– April 26, 2023 –
Spaceport juror speaks
When Camden resident Christopher Walker found himself on a grand jury late last year he discovered the panel could investigate county activities, including Spaceport Camden. Walker, who worked in IT, considers himself civic minded but he’d not taken a stand either way on the county’s $12 million effort to launch rockets. It did rub him the wrong way, though, that county officials zealously guarded documents he thought should be public.
“It was literally like having two giant haystacks and we didn’t even know if there were any needles in there,” Walker said. “But we were digging anyway.”
In its April 3 presentment wrapping up its work, the outgoing grand jury recommended the incoming grand jury continue the spaceport inquiry, but it’s unclear yet if they will.
Higher electric bills
Georgia Power customers in the Savannah and Brunswick areas are bracing for a $17-23/month increase in their bills, reports Stanley Dunlap of the Georgia Recorder. The utility recently asked the Georgia Public Service Commission to allow an increase in the fuel cost recovery portion of customer bills to recoup an additional $2.1 billion it had to pay — mainly for natural gas — to run its power plants over the last few years. Georgia law gives power companies the legal right to recover these costs.
The regulations that allow utilities to pass 100% of fuel costs on to customers have been in place since the 1970s, as the Southern Alliance for Clean Energy discusses in a recent blog. SACE argues it doesn’t have to stay way. Experts hired by SACE and the Sierra Club suggest increasing renewable energy and energy efficiency could limit the impact of volatile fuel prices. Changing the regulation to allow a small portion, 10% or so, of increased fuel cost to be borne by the utility would give it incentive to be efficient, they argue. A hearing on this issue in front of the PSC will begin May 2, and a decision by the PSC is expected by the end of May.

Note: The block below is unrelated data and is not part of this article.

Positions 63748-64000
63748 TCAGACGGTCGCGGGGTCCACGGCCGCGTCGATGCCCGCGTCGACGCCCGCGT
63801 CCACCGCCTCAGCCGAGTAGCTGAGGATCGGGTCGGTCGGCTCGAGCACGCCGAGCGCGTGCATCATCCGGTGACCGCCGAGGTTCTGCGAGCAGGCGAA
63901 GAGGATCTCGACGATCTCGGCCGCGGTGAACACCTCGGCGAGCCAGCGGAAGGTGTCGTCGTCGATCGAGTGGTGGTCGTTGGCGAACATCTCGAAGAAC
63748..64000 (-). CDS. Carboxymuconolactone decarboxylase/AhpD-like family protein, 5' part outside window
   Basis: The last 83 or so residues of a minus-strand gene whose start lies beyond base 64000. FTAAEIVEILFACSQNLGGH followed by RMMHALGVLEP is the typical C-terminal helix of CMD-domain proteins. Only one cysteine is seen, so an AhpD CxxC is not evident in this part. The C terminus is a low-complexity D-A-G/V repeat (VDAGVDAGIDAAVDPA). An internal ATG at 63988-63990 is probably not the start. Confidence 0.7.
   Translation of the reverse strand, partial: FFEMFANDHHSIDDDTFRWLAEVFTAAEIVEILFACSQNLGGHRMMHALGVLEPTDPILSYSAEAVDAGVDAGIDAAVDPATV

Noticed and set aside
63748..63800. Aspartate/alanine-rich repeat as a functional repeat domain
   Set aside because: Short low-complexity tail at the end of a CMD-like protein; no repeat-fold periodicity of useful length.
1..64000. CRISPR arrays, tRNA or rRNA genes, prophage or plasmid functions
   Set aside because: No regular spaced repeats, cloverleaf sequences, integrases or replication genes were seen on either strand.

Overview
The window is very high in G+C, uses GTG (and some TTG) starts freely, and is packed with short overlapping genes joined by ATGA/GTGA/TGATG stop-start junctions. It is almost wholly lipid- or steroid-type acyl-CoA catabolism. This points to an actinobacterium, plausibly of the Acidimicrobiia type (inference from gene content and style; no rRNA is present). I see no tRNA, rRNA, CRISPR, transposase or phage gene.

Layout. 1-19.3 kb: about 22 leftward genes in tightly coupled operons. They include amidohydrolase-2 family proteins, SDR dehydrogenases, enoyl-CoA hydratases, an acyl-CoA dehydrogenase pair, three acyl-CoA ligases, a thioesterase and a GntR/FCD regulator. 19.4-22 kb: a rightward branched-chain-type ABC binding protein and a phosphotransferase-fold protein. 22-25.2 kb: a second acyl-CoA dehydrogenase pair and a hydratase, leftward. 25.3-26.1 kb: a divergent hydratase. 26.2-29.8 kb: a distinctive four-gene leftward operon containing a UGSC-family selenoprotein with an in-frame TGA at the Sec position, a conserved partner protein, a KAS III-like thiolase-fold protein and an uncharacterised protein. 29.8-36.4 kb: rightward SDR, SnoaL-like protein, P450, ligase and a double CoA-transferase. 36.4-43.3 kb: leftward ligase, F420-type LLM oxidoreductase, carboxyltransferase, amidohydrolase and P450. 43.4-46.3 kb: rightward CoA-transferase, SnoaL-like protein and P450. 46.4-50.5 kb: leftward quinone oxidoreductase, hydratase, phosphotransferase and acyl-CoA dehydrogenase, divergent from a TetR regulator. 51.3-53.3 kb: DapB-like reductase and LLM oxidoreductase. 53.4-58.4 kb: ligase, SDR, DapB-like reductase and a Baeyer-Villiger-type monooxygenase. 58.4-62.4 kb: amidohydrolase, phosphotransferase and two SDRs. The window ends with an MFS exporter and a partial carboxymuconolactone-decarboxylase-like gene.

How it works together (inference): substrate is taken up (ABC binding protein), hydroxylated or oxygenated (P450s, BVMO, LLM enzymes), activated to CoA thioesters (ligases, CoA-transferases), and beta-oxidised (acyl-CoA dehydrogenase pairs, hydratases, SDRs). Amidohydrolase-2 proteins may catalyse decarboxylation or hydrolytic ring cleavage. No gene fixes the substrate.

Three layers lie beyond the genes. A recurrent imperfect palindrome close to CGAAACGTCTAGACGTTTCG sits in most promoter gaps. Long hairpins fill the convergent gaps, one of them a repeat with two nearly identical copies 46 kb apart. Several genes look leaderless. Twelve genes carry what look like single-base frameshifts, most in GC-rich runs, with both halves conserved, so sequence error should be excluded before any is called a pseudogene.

Gas and oil were the largest portion of Georgia Power’s fuel mix in 2021, accounting for 47% of its power plant production. Along with an unstable price, natural gas also exacts a high cost on the planet. Mostly methane, it’s relatively clean burning, but when it leaks from wells, pipelines, power plants and homes it’s a potent greenhouse gas that exacerbates climate change.
Horses file suit
It’s not every day you see horses suing the federal government and the state of Georgia. But the “Horses of Cumberland Island” are the first plaintiffs named in a complaint filed earlier this month in U.S. District Court in Atlanta. With assistance from two nonprofit equine advocacy groups plus Cumberland resident Carol Ruckdeschel and author Will Harlan, who once lived on Cumberland and wrote a best seller about Ruckdeschel, the horses are suing for humane treatment. Currently the 140-170 horses at the Cumberland Island National Seashore live short, difficult lives scraping a living from an island for which they’re ill-suited. They don’t do the native species any favors, either. Horses trample the marshes, threaten nesting sea turtles and shorebirds, and foul wetlands with their waste.
Despite Americans’ affinity for horses and their iconic role in the American West, horses are native to Central Asia, not North America. “The present population descended from a train carload of mustangs from Arizona brought over by the Carnegies in the 1920s,” Ruckdeschel wrote in an email to The Current.
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The grand juror who spearheaded an investigation of Spaceport Camden explains what he faced looking into the failed $12 million project
Clean energy advocates and consumer watchdogs are worried about the financial blow to Georgia Power ratepayers who continue to spend significantly more on utilities as part of a three-year electricity rate hike, for toxic coal ash cleanup and for the Plant Vogtle nuclear plant expansion that will take decades to pay off.
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